Reaction of systemic lupus erythematosus antinative DNA antibodies with native DNA fragments from 20 to 1,200 base pairs

M. Papalian, E. Lafer, R. Wong, B. D. Stollar

Research output: Contribution to journalArticlepeer-review

73 Scopus citations

Abstract

Double-stranded DNA fragments of varying sizes were isolated and tested for binding to systemic lupus erythematosus (SLE) antinative DNA antibodies. Fragments of 20-25, 40-50, 90-110, and 160-180 base pairs (bp), along with intermediate-size pieces were isolated by preparative gel electrophoresis of a limited micrococcal nuclease digest of calf thymus DNA. Larger helical polynucleotides of 160-200, 380, 600-1,000, and 1,200 bp were isolated by preparative gel electrophoresis of DNA from chicken erythrocyte nucleosomes and oligonucleosomes. The fragments behaved as base-paired structures as tested by thermal denaturation, resistance to S1 nuclease, and serological assays with antibodies to native or denatured DNA. At a concentration of 0.27 μM, fragments of 20-25 bp were able to react with two SLE sera in competition with native DNA. With these and two other sera, DNA of 40-50 bp was a much more effective competitor. One serum required DNA > 180 bp for competition in the concentration range tested. Denatured fragments were much less effective than native fragments. The results emphasize the heterogeneity of SLE antinative DNA antibodies, confirm that secondary structure of the antigen is important for specific binding to these antibodies, and support the suggestion that bivalent binding to one molecule may be important for high functional affinity.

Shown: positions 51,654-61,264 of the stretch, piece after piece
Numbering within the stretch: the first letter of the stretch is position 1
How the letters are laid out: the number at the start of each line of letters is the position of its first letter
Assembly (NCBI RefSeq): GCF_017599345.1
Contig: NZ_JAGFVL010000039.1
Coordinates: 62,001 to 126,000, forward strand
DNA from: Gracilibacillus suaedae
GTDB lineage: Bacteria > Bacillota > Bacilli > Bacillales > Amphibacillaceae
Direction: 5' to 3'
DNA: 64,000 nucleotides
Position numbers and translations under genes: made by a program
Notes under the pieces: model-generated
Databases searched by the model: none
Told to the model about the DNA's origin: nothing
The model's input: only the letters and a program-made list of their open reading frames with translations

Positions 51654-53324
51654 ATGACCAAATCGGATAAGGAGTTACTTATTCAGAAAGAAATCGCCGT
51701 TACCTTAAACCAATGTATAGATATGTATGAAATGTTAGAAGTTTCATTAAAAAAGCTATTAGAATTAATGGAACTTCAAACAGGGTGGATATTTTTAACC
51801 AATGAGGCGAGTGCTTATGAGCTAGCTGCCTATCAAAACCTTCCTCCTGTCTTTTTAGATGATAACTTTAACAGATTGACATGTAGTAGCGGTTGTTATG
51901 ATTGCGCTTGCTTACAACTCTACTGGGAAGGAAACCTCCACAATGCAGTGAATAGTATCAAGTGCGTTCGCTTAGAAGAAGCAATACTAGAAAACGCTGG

Original languageEnglish (US)
Pages (from-to)469-477
Number of pages9
JournalJournal of Clinical Investigation
Volume65
Issue number2
DOIs
StatePublished - 1980
Externally publishedYes

ASJC Scopus subject areas

  • Medicine(all)

Fingerprint Dive into the research topics of 'Reaction of systemic lupus erythematosus antinative DNA antibodies with native DNA fragments from 20 to 1,200 base pairs'. Together they form a unique fingerprint.

Cite this